A Journey in Creatively Ordered Spirituality
For most of my life I never considered myself particularly creative or artistic. My work in church administration kept me primarily behind a desk and in the left brain, providing order and structure for churches, ministers, and ministries. Over time though, I came to see structure and organization can be a creative enterprise. That creativity can be exercised in the designing and presenting of reports and the conceptualizing of processes and systems. And, as I learned that music is organized sound, and philosophy is organized thought, I came to understand art as organized beauty and religion as organized spirituality. This realization freed me to begin accessing both my dominant organized left brain and my creative, yet atrophied, right brain to uniquely express my personal spiritual journey and my understanding of Holy Scripture.
The result is what I call “Sacred Structures,” or spiritual art assemblages that convey my belief that the Bible cannot be fully interpreted and applied without understanding its metaphors, symbols, and stories. Jesus modeled this practice when he took what he saw around him…….animals, flowers, trees, vines, bread, wine, yokes and used them as metaphors and parables to communicate truth.
My art further reflects the deep connection between the Holy Scriptures of my Judeo-Christian faith tradition, the Torah and the Bible, and the metaphors, stories, and symbols requisite to their understanding. I also seek to respectfully represent and recognize the spiritual traditions and truths of indigenous peoples from around the world by incorporating their spiritual symbols into my art.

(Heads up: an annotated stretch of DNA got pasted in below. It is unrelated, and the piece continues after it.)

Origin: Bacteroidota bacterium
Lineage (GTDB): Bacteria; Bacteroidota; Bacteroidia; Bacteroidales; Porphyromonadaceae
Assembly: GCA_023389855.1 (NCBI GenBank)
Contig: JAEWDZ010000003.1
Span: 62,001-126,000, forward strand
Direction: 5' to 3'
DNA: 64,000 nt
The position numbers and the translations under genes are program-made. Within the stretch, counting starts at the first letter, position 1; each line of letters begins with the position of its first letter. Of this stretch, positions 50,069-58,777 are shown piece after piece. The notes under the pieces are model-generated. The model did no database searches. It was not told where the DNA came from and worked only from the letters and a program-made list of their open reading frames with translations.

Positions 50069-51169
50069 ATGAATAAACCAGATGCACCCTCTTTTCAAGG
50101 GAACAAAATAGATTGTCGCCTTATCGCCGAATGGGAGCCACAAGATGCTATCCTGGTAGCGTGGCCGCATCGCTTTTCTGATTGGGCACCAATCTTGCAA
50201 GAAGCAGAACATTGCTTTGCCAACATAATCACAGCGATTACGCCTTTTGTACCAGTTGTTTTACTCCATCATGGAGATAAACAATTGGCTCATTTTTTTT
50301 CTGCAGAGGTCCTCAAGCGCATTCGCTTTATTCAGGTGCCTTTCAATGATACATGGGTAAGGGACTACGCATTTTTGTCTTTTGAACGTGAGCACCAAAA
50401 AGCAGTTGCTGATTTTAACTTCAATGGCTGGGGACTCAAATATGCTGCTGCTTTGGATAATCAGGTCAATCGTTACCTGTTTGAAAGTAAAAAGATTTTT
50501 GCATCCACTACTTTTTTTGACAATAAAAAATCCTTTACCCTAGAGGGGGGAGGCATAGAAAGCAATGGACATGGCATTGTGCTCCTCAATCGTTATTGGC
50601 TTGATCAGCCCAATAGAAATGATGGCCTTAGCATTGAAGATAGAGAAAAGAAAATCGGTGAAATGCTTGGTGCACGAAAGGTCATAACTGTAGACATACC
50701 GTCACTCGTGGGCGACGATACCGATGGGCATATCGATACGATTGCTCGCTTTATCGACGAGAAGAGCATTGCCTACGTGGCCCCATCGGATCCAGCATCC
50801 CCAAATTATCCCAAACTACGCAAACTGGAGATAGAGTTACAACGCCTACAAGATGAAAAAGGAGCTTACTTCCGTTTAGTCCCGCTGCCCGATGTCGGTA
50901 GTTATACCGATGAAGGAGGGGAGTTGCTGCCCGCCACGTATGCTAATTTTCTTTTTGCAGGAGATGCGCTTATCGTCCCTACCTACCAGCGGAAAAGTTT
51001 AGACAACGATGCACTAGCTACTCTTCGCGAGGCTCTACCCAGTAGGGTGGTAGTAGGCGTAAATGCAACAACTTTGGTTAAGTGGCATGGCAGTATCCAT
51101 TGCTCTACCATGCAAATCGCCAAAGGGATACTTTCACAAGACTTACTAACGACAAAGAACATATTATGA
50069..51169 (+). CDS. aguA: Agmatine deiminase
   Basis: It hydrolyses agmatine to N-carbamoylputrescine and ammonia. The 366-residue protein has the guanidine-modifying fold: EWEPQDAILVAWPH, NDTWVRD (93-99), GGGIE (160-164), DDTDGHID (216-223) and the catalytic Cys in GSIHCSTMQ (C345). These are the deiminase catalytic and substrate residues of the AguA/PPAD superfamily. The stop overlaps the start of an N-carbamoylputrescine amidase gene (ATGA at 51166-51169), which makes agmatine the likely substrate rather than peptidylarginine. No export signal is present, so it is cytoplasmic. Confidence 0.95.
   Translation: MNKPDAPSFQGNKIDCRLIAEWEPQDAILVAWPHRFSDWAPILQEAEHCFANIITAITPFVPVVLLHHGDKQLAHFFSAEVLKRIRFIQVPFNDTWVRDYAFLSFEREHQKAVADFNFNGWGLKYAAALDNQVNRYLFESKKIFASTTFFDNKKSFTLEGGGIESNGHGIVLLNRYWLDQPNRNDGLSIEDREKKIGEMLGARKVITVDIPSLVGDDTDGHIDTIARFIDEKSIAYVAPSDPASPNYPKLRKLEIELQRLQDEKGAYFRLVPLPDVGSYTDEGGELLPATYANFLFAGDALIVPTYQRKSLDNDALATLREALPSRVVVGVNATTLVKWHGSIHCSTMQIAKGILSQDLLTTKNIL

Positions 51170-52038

For me, art is an expression or representation of my values, my spiritual journey, and what I understand as truth. Hopefully, through my art, I am able to inspire, move, and connect with others who share similar values, journeys, and truth.
My sacred structure making inspiration comes from the Bible, God’s Word, and the 40 authors who wrote it over a 1500 year period. My work reflects the diversity of those writers. Some were kings and prophets, others were shepherds, fishermen, and physicians….humans from all walks of life. They lived at different times but used a common language of stories, symbols, and metaphors to communicate a central message – God, who created us all, desires a personal relationship with us through His Spirit and His Son, Jesus Christ.
As a pastor for over 40 years I spent considerable time reading and studying the Bible. My ministry also allowed me to frequently come across old Bibles in different languages and translations. I discovered there is a vast trove of old Bibles in many languages in a state of disrepair and disuse. The faith traditions that view the Bible as sacred scripture have no specific means for disposing of Bibles that are no longer usable. Therefore, Bibles are handed down from generation to generation and can be found stored in attics, basements, and garages as well as collecting dust on bookshelves and antique stores. Many if not most of these older Bibles have lost their covers and spines or have bindings coming apart.
My desire became to somehow repurpose these old Bibles, to give them a new life and a new purpose if you will. Turning them into pieces of art seemed to me an appropriate way to restore their beauty and transform their usefulness into something that could serve as a visual reminder of one’s faith heritage and could continue to be passed down from generation to generation.